Inclusion of Undergraduate Research Assistants in Laboratory & Studio-Based Research

In the course of producing new knowledge and creative work, the University’s research laboratories and studios provide important educational benefits to undergraduate students. Mentored research opportunities are, in fact, an essential part of the educational experience of many Notre Dame undergraduate students, providing them with important intellectual and/or professional training. Additionally, undergraduates’ participation in research activities often augments faculty, staff, postdoctoral scholar, and graduate student goals. 

Although the engagement of undergraduate students in on-site research projects is prohibited during Phase 2 of the University’s Lab and Studio Reopening Plan. In Phases 3 and 4, the inclusion of undergraduate students is permitted. That said, each research director must individually balance the benefits of providing undergraduate research experiences in the lab or studio against the recent COVID-19 related disruptions to research and the ongoing associated constraints on operations.

To assist with this evaluation, the guidance below highlights several important issues, concerns, and suggestions for faculty members to consider when contemplating the extent to which undergraduate students can be included in research programs. 

  • Because undergraduate students are novice researchers the research director and other senior personnel must have the willingness and capacity to take special care to onboard and train undergraduate students with respect to the operations of the lab.
    • Undergraduate researchers must be able to understand and comply with all protocols established in the lab reopening plan, including health screening, disinfection protocols, physical distancing, etc.
    • Training regarding the use of some equipment, supplies, and other resources may be difficult in situations where physical distancing must be maintained.
    • The research director should be aware of the additional responsibility and time needed to supervise undergraduate research assistants and be mindful of graduate students’, postdoctoral scholars’, and other senior lab members’ capacity to do so at this time.
    • Undergraduate researchers should not take part in research activities if they cannot receive appropriate safety training to protect themselves and others while working in the lab.
  • Undergraduate research assistants are a large demographic within the research community and need to be incorporated into lab and studio work schedules in a manner that enables appropriate social distancing and does not exceed occupancy restrictions. 
    • The timing of the transitions from Phase 2 (25% capacity, no undergraduates) to Phase 3 (50% capacity), and from Phase 3 to 4 (100% capacity), have not been established. It is not currently known if the University will be able to implement Phase 3 and/or 4 prior to (or during) the fall semester.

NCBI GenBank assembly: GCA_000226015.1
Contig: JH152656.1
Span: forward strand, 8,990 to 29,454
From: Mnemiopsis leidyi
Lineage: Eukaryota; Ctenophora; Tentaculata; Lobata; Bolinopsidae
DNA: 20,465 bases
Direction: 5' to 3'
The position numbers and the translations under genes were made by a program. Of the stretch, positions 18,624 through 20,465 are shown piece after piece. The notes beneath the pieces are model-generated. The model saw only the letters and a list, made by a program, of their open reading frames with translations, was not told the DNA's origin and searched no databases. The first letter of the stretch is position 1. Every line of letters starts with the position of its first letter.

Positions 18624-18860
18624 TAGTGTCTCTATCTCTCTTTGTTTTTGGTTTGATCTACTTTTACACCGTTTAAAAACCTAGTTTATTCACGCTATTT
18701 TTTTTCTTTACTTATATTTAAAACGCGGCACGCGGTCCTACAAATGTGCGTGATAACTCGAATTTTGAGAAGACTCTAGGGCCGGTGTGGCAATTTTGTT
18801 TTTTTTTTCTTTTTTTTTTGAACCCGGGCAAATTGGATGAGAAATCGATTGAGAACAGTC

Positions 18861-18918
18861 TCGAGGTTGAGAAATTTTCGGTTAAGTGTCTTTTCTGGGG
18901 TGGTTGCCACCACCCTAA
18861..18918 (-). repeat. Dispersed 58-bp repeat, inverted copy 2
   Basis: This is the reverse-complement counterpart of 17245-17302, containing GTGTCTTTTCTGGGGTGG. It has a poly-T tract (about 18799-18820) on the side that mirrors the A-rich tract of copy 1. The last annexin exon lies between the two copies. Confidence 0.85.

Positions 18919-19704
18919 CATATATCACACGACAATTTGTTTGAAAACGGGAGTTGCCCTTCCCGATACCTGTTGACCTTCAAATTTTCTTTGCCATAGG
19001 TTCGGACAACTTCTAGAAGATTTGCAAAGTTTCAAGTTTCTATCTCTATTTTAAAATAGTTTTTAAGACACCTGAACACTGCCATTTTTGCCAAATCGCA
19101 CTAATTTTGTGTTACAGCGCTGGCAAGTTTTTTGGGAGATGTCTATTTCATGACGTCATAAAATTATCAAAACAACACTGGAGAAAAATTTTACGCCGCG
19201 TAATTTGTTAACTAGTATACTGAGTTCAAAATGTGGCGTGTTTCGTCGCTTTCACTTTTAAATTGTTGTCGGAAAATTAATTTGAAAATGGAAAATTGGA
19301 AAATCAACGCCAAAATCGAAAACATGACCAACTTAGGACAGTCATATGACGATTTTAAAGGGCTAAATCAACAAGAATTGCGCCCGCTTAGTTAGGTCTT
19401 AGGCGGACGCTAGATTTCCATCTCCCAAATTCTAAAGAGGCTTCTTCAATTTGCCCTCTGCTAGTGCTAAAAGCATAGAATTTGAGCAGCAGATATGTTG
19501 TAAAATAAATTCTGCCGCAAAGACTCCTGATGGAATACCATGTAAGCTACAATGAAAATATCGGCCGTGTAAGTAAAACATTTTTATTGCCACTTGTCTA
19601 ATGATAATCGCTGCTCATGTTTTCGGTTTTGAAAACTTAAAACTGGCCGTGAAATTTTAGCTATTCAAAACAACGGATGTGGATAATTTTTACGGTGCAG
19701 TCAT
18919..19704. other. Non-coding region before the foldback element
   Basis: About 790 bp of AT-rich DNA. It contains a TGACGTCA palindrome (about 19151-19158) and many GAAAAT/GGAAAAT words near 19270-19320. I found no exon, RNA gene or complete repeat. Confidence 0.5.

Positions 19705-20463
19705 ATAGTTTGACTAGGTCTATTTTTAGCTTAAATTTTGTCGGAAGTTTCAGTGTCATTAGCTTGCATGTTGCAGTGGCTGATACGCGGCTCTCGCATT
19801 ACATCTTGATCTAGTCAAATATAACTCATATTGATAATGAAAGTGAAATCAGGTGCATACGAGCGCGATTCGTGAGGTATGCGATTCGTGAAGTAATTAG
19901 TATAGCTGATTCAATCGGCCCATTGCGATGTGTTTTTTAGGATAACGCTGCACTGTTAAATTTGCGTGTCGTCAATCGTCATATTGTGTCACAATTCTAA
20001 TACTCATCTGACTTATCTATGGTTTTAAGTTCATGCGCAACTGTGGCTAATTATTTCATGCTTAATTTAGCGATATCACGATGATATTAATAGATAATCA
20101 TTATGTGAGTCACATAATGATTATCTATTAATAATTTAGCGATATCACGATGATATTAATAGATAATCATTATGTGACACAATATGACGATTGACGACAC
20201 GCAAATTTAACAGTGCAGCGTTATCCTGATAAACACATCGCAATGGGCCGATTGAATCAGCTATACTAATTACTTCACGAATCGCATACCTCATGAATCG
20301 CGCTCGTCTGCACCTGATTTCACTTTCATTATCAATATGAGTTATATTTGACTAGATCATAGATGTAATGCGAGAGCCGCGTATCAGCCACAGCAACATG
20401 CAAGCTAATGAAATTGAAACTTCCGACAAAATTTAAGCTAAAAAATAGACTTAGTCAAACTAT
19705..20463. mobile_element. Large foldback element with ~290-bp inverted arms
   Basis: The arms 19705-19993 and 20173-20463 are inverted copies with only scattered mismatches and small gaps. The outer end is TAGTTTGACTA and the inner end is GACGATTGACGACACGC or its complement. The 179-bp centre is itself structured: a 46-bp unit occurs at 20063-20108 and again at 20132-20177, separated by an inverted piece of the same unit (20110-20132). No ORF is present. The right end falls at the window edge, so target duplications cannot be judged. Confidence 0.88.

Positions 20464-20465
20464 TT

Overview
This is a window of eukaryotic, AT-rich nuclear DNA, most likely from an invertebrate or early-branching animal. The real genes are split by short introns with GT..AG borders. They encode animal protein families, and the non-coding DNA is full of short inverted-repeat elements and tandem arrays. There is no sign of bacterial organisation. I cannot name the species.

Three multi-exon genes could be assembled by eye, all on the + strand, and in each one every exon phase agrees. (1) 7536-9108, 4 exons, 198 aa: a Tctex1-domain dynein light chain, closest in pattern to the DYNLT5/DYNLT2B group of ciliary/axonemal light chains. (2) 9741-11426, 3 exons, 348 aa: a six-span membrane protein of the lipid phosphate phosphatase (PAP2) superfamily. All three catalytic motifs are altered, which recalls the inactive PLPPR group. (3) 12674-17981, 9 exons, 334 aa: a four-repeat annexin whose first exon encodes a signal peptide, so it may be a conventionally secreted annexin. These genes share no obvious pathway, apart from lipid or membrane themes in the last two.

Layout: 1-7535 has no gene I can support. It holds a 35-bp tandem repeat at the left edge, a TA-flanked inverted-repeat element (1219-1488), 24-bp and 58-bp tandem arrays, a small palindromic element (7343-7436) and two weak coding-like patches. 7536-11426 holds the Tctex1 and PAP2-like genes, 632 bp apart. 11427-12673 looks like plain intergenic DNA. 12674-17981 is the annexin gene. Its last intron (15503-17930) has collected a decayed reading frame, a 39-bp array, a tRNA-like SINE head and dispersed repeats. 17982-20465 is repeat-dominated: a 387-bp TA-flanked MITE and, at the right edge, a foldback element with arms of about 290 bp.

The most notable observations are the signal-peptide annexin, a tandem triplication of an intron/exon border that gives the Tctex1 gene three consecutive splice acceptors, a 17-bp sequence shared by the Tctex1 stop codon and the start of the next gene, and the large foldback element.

• The number of undergraduate students that can be included in a lab/studio may be more limited than in past practice.
    • Senior theses should receive priority, particularly if faculty members have made prior commitments to mentoring the theses.
    • Additional limited research opportunities should favor juniors and seniors, particularly those for whom the experience would be of critical importance for future career or education goals.
    • Consider whether undergraduate research assistants could begin work remotely at the start of the semester and transition to on-site lab/studio activities should conditions allow increased lab density.
      • In cases where undergraduates cannot be included in on-site research at the start of the semester and where remote work is not possible/feasible, consider creating a half-semester research course to run from September 28 through November 12, 2020. Students would need to register at the start of the semester. If conditions do not ultimately allow undergraduate researchers to begin on-site work by September 28, the course can be dropped by October 9 provided the student maintains full-time status (12 credit minimum).
    • When a lab/studio is unable to accommodate an undergraduate researcher either remotely or on-site, particularly a researcher with prior work experience in the lab/studio, research directors should do their best to help the student identify potential alternative research placements.
  • Recognizing the unique intellectual development goals of undergraduate research assistants, the research plan for undergraduate researchers should anticipate future disruptions to lab operations.
    • Local conditions or government directives may cause a slowing or hibernation of lab activities that could cause termination of the on-site research experience.
    • For undergraduates enrolled in credit-bearing research-based courses, research directors should identify, in advance, research/scholarly activities that can be completed remotely by an undergraduate researcher that would continue to support the student’s intellectual and/or professional development.
    • For undergraduates employed within labs, research directors should, in advance, identify work that can be completed remotely, if any. These students should be made aware of the potential impact future disruptions may have on their employment.   
    • If an undergraduate student finds they are uncomfortable in the lab experience, they should be permitted to drop the special topics/research course (if enrolled) or discontinue employment without penalty.